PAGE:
Examining a disease decimating global potato yields

November 28, 2002

ITHACA, N.Y. -- While many Americans will be relaxing after their Thanksgiving Day feast, many people around the world may have a shortage of food, particularly potatoes, a staple that is being seriously threatened by a disease called potato late blight.

In a news story appearing in the journal Science (Nov. 29), "Taking the Bite Out of Blight," writer Glenn Garelik examines the disease that is affecting potato production globally.

Potato late blight (Phytophthora infestans ) is the pathogen that infested Ireland's potato fields in the 1840s, considered a major cause of the famine. Scientists had potato late blight under control in the mid-20th century, but in the past three decades late blight has spread around the globe, and the mutated funguslike pathogen has grown more tenacious than ever.

Researchers affiliated with the Cornell Eastern Europe Mexico (CEEM) program headquartered at Cornell University are working to contain the pathogen, which causes brownish or purple-black lesions. The lesions ultimately turn a once-healthy potato plant into black slime, and the tuber itself into mush. An entire field can be wiped out within a week.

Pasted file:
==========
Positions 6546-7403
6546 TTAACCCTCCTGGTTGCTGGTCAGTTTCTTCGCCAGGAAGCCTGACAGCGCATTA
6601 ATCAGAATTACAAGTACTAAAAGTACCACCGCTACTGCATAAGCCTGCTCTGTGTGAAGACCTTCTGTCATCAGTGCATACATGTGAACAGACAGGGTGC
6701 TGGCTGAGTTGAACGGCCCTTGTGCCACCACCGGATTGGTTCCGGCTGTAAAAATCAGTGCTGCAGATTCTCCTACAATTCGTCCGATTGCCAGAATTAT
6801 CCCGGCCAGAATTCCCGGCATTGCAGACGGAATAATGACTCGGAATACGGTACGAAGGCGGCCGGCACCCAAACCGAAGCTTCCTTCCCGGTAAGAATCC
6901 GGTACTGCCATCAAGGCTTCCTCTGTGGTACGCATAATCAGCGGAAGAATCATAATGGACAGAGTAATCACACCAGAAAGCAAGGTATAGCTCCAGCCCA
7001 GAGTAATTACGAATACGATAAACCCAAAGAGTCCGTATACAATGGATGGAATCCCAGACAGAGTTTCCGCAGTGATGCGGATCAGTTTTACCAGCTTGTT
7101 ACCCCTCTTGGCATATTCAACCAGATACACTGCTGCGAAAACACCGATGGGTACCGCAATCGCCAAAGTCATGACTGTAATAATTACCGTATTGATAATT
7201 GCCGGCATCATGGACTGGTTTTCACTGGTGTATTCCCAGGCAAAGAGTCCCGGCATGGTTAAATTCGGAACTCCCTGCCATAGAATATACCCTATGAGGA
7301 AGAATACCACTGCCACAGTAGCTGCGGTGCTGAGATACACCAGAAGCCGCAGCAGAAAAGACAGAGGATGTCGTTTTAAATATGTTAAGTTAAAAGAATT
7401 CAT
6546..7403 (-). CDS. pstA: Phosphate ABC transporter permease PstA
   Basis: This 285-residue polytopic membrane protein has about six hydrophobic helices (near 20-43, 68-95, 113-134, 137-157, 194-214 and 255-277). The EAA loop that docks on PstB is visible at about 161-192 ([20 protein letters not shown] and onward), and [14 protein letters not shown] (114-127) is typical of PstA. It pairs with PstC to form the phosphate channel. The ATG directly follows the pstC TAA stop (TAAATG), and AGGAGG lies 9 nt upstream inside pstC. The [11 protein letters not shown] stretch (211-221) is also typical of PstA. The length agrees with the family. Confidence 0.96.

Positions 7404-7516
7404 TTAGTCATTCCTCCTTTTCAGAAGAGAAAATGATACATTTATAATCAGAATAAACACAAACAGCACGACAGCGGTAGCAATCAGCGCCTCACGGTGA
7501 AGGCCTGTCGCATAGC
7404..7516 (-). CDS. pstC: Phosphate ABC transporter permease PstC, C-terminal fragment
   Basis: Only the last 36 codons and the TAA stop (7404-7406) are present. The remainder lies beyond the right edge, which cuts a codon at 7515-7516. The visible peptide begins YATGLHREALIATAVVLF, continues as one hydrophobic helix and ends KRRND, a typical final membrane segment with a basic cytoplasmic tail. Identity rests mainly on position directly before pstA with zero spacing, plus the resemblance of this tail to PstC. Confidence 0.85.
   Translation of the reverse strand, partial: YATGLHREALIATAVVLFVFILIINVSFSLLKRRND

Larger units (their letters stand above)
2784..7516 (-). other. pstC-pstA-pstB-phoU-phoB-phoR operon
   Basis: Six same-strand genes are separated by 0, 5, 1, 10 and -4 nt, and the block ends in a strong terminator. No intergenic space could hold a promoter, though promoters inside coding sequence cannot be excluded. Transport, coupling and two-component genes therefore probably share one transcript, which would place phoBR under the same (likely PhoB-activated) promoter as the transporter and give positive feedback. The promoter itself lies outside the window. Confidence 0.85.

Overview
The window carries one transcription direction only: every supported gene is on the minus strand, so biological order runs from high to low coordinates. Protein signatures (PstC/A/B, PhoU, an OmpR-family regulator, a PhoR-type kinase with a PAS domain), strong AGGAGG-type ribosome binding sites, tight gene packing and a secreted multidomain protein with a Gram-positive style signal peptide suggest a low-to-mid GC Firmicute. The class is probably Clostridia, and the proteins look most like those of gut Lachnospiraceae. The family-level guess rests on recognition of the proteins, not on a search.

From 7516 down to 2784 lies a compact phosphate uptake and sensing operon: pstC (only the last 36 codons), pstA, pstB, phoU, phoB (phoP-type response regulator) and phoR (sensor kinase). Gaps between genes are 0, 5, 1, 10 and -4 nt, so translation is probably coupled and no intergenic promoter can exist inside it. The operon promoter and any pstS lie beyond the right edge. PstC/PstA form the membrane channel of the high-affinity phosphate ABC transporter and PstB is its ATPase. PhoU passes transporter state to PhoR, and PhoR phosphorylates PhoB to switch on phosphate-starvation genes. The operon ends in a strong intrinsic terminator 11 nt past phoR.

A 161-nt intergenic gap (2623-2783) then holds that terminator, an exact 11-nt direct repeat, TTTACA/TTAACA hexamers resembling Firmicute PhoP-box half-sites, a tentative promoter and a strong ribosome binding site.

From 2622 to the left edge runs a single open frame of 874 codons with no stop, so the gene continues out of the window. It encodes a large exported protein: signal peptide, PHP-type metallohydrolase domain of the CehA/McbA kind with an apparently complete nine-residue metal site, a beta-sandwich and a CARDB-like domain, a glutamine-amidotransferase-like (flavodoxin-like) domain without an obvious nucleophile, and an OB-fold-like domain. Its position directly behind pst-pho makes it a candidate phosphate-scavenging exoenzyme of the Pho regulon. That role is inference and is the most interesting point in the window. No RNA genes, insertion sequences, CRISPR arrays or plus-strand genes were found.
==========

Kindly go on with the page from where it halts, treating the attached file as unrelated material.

In the 1990s, when the blight started seriously affecting Europe again, yields on some Russian plots were slashed by as much as 70 percent. In Russia, where potatoes are a major part of the diet for many people, particularly small-plot farmers, potato blight and other diseases and pests may have dire consequences, says K.V. Raman, executive director of the Cornell potato late blight program, one of the experts cited in the Science story.

"The conditions prevalent in today's Russia are all too reminiscent of those of Ireland in the mid-19th century," says Raman.
-end-
For a copy of the Science news article, registered journalists may go to http://www.eurekalert.org/jrnls/sci/, or email scipak@aaas.org.

Cornell University

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